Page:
I believe that the value in any network is created on the edge.
That's where my blog sits. That's where Gotham Gal's blog sits. That's where Ted's blog sits.
That is not where Google Base sits. Google Base is in the center.
In the freebase model, you give your content to Google and they keep it.
In the myspace model, you create your content on your page and you keep it.
I am for the myspace model and against the freebase model. And so is most everyone I know who has spent anytime thinking about this stuff.
Michael Arrington says this on CrunchNotes this morning:
Google Base has a lot of problems. The big one for me
is that is another centralized content play, when all of the really
interesting content is created at the edge. Jeff points out some other
issues with Base, including the fact that the data is not only
centralized but there is no API for non-Google search engines to access
Jeff Jarvis says this on Buzzmachine this morning:
If I were a VC, I’d be investing in a company that tries to use tags and microformats and social interaction to link together the topics and opinions and information people care about
on that distributed web. For that’s the company that won’t waste effort
and expense trying to get people to change their behavior and reverse
the natural flow of the web out to the edges — ‘come to us and give us
your good stuff’ — but instead takes advantage of the essence of the
web and leaves control out at those edges by saying: ‘We know you have
good stuff and we’re going to help people find it.’ The consumer
proposition is then clear: This is how you find the good stuff. This
will be the real successor to and competitor against Google. Oh, Google
could do it, too, but judging by Base, they’re not doing that. They’re taking control rather than giving it.
Well I am a VC and I sure would like to find "the real successor to Google" so I pay attention when someone as smart as Jeff is giving free advice to me and my colleagues.
But as a content creator living on the edge, I am not sure we are ready for microformats and tags and social interaction to do all the work for us. We'll get there, I am sure of that, but we need an interim step and that step are services that feel centralized but are really application specific edge feeders. I need a better word for these services, but for now I'll call them the edge feeders.
What edge feeders do is provide mechanisms to faciliate the content creation on the edge.
Flickr is an edge feeder and the best one I know of. I could take my photos and simply post them to my blog. But I don't do that. I put them on Flickr and then from Flickr, I post them to my blog. Flickr makes that dead simple. But they also give me a badge to show aggregated photos. And they let me post other's photos to my blog. They are the photo feeder of the blog world.
Blip.tv, vimeo, and youtube are the video feeders. I could post a video directly to my blog, but I don't. I post it to vimeo, youtube, or blip.tv, and then from there I post it to my blog. These services are rolling out lots of video specific blog integration techniques that will make it even easier to be a video content creator living on the edge.
Delicious is a link feeder. I could post a linkroll to my blog, but I don't. I use delicious to host all of my links, and I use a tag (mine is linkroll) to feed my linkroll. Delicious makes it easier to be a link content creator living on the edge.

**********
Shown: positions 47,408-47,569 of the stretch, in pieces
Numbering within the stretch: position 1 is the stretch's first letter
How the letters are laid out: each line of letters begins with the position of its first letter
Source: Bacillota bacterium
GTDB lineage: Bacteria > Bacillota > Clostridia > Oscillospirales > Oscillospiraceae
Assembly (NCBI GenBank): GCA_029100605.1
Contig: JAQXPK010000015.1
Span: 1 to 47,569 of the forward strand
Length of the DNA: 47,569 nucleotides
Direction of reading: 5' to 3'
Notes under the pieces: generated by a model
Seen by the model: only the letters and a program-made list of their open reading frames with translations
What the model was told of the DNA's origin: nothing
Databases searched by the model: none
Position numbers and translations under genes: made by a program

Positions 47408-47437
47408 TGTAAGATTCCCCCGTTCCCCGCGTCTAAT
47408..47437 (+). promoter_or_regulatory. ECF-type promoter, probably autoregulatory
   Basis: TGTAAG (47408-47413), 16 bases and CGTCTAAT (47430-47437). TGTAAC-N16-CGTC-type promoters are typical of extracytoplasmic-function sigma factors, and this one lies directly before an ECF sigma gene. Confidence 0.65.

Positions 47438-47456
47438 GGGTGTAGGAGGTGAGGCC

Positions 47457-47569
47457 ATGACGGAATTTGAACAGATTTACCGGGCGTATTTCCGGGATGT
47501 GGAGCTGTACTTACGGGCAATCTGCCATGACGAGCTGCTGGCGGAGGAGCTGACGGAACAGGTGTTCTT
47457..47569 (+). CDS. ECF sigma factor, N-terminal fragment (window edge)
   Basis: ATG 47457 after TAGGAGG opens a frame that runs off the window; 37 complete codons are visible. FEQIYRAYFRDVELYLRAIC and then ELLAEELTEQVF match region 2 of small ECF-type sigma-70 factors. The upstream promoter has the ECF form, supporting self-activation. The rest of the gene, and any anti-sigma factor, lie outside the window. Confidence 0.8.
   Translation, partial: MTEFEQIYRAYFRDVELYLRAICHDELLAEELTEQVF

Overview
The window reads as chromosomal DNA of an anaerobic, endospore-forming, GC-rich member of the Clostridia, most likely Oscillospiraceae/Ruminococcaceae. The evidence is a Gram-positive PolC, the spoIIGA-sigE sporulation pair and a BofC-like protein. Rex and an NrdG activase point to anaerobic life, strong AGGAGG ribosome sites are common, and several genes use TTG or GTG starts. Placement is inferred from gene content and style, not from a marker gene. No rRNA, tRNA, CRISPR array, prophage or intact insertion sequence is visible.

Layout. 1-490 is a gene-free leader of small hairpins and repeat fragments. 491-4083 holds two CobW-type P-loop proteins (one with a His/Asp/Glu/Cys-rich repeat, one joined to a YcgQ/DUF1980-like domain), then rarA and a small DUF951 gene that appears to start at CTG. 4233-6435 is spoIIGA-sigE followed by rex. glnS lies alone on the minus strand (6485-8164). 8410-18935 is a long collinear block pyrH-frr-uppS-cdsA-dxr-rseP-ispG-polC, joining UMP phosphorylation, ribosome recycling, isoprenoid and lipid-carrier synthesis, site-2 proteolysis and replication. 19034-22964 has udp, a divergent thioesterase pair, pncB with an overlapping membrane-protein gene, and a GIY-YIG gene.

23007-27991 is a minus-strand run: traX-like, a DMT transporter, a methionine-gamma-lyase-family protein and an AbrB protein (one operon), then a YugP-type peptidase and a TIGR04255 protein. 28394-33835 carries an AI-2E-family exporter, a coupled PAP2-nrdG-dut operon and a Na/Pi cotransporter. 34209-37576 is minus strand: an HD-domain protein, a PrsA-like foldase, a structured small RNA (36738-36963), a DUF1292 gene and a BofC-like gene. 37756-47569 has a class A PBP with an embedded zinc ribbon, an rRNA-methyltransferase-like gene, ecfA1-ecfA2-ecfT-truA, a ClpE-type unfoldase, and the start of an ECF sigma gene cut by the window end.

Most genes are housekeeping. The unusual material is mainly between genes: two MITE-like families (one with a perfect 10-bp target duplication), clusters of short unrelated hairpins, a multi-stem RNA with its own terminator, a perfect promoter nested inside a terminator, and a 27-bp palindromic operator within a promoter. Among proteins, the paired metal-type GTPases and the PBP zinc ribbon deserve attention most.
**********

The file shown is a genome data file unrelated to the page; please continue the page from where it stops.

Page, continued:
And the service that got Jeff, Michael, and me talking about all of this today, Riffs, can be a feeder too. Jeff points out in the same post that I quoted from above that, "Gotham Gal has all kinds of
reviews already on her blog."
Yes, Gotham Gal writes a lot of reviews. But its a pain to do that. She's got to find a permalink of the movie, restaurant, record, book, whatever. She's got to find a thumbnail. And then once she's done all that, she can blog it.
A review/opinion feeder will do all that for you. When I review a record, I go to Amazon because its the one place I know that I can find a permalink and a thumbnail. I use Amazon as my review/opinion feeder. But its not built to do that. It has no blog integration other than what Typepad has built for them on top of Amazon's API.
Riffs has some work to do if it wants to be a review/opinion feeder but that's an opportunity that is worth pursuing.
The other thing these feeders do, as pointed out by Bruce Spector (one of the people who built Riffs) in his comment on Jeff's post, is that feeders also make great lightweight blog platforms for those who may not be willing to make the committment to seriously blog.
Mark Ghuniem has an amazing blog that is built on delicious
Missinfo has an amazing video/audio blog that is built on blip.tv
Thomas Hawk has an amazing photo blog that is built on Flickr
Some of these people have blogs, some don't, but these application specific blogs they've built on these edge feeders are really compelling, more compelling than most blogs I come across.
So to summarize, centralized is bad, really bad. It won't work in the world we are headed into where all the value is created on the edge. But just because a web service has a centralized organizing structure doesn't mean it is centralized. The key is what they do to feed the edge. If they can become an application specific edge feeder, and the best of its kind, then they will help facilitate a massive amount of content creation on the edge and will also build a centralized organizing system (like Flickr's interestingness) that can create enormous value. If the centralized organizing system itself can be distributed out to the edge, then its a home run.
In reading this over a couple times, I hope this isn't too dense and obtuse. It makes a lot of sense to me. I hope it makes sense to you too.